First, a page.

Where did things go wrong? B.C. advocate's report looks at 800 COVID-19 deaths in long-term care
Hundreds of nursing home residents have died of COVID-19 in B.C., prompting repeated calls for accountability from the province. Now, a new report is highlighting what should be done to better protect seniors.
The just-published report from the Office of the Seniors Advocate of British Columbia outlines what happened in the province's long-term care system in the first year of the pandemic. Specifically, seniors advocate Isobel Mackenzie looked into the contributing factors behind outbreaks between March 2020 and February 2021.
Mackenzie's office looked at more than 100,000 records when completing its investigation, reviewing 365 outbreaks at 210 sites.
In the report, Mackenzie outlined a number of recommendations, including:
- Increasing paid sick leave for staff;
- Increasing the pool of direct care staff;
- Increasing the levels of registered nursing staff as a proportion of direct care staff;
- Decreasing contracting for direct care services;
- Eliminating shared rooms;
- Increasing the scope, timelines and frequency of COVID-19 testing
During the question-and-answer period that followed Mackenzie's presentation of her report at a news conference Wednesday, she said repeatedly that increased paid sick leave is among the most impactful changes the province could make, along with an end to the contracting out of care staff.
The report revealed that 40 per cent of staff indicated they had come to work sick on one or more occasion during the pandemic.
"Their main reason for coming was their concern (about) the burden their absense would have on their colleagues and residents, although the lack of being paid was also a concern for some," explained MacKenzie of the findings.
"I'm sure it was responsible for some outbreaks and if we'd have had rapid testing of staff three or four times a week, perhaps this would have prevented people coming to work or being allowed to work when they were not feeling well," said Terry Lake, CEO of the BC Care Providers Association.
When asked about the recommendations, Health Minister Adrian Dix said his government has "raised care standards everywhere."
He said the province is already working on creating a province-wide sick leave program.
With respect to increasing the number of registered nurses, Dix said: "In our budget in 2021, we provided $96 million in funding. We are adding new seats and new supports."
"Since I became minister of health, we've increased the number of registered nurses by six per cent – leading Canada – and the number of licensed practical nurses by 12 per cent," the minister said.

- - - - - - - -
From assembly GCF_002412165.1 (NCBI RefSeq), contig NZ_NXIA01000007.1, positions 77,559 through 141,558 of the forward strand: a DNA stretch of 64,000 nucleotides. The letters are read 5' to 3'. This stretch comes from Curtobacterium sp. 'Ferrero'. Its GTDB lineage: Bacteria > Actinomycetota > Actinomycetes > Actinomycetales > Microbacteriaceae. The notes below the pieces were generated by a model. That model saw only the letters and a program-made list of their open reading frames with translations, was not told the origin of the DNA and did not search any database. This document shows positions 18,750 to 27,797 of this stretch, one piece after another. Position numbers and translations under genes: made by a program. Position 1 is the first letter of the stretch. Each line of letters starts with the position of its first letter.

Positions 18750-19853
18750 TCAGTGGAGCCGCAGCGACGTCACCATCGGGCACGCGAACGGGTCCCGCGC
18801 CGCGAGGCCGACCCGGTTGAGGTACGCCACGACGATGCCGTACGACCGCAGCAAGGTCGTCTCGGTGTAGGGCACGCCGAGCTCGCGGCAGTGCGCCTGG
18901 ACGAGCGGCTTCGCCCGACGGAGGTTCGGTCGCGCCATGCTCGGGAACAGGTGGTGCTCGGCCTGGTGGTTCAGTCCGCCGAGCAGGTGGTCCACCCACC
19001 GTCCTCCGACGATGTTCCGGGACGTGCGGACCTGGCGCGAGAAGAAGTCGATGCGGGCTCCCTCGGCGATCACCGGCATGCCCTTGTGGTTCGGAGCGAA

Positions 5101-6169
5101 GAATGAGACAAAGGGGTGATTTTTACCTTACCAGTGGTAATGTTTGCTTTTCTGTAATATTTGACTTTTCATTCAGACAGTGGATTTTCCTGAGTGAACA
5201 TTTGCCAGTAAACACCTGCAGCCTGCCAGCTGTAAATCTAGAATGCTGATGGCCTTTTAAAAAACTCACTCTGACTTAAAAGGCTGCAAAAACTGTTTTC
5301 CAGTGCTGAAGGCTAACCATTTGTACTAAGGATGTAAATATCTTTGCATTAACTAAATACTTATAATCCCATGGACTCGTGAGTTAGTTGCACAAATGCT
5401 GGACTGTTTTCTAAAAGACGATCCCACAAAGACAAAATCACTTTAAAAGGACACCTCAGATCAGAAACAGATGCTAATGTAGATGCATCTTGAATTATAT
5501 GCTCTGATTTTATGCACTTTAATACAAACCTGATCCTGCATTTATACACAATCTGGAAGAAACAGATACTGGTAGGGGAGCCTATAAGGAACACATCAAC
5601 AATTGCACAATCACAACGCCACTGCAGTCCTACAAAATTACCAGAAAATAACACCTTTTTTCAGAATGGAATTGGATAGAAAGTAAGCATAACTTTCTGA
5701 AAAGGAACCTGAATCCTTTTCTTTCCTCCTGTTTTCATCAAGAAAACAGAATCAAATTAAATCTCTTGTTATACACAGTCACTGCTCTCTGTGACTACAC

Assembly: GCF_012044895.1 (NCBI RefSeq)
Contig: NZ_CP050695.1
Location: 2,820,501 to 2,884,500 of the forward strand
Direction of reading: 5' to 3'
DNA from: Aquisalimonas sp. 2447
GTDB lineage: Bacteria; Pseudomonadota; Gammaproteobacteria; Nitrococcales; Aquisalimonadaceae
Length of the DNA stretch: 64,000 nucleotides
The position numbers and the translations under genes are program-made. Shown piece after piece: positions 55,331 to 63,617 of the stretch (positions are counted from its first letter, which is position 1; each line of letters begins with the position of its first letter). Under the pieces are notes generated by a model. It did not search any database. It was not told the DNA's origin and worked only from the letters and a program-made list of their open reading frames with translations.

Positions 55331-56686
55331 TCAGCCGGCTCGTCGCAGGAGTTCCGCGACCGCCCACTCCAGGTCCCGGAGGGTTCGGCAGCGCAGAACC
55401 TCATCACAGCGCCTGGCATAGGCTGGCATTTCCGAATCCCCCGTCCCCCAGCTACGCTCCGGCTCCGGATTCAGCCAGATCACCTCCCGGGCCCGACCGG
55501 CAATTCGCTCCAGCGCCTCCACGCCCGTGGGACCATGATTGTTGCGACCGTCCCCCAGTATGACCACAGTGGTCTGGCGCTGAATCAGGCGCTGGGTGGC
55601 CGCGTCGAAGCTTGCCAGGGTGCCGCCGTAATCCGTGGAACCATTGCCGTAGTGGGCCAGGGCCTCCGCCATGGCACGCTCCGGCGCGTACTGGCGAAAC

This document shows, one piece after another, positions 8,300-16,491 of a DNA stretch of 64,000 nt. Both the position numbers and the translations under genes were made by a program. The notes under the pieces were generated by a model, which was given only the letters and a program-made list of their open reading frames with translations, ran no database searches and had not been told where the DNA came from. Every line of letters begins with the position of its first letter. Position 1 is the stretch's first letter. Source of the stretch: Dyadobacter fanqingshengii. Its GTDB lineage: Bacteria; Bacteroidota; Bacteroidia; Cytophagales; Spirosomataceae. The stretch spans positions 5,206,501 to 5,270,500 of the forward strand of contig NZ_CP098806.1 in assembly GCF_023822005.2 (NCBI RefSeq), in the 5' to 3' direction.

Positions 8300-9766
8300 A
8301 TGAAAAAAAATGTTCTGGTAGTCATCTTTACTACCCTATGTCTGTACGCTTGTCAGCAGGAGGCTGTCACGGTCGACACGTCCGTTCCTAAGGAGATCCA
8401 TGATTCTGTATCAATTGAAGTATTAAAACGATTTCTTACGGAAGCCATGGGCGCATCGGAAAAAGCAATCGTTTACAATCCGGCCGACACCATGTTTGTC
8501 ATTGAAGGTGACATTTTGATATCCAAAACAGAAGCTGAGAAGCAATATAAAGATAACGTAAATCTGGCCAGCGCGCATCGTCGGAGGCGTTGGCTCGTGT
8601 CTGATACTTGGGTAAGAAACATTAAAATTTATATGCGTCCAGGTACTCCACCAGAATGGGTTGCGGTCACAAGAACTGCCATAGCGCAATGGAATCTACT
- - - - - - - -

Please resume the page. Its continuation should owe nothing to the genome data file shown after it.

In a statement, The Hospital Employees' Union called for the restoration of common standards across long-term care and assisted-living.
The union said inconsistency in sick-leave policies within the current system – which includes for-profit care, something Mackenzie called a legitimate but separate conversation – was among the top issues identified by its members as well.
According to an internal poll, the HEU said, one in six of its 20,000 members said they'd used up all of their paid leave during the pandemic.
The union is calling for the restoration of common wages, benefits and working conditions in long-term care in B.C.
Mackenzie noted the vast array of challenges of the pandemic in her report, including the heartache felt by those who lost loved ones.
One of those people still grieving is Rose Wong.
Her mom was one of 41 residents of Little Mountain Place who died following a COVID-19 outbreak.
"Just talking about her brings tears to my eyes,” Wong told CTV News Vancouver. “Just trying to cope living without her, that's (the) hard, hard part."
She supports the idea of more testing at care facilities, but she's also looking for answers about the outbreak at her mom's care facility.
"I do want to know how it got spread so fast,” she said. “Why it happened, how it happend. I don't want excuses. I want the truth."
Though the number of care homes facing outbreaks has dropped significantly, seniors are still being locked down because of exposures.
Dianna Green lives at a carehome in Cranbrook. She says her unit has been locked inside since late August.
"It's been really, really difficult,” she said. “All you can really do is really look out the window at everybody."
Mackenzie said sites are much safer now than they were at the beginning of the pandemic, as more is known about COVID-19 and as staff, residents and visitors get immunized against the disease.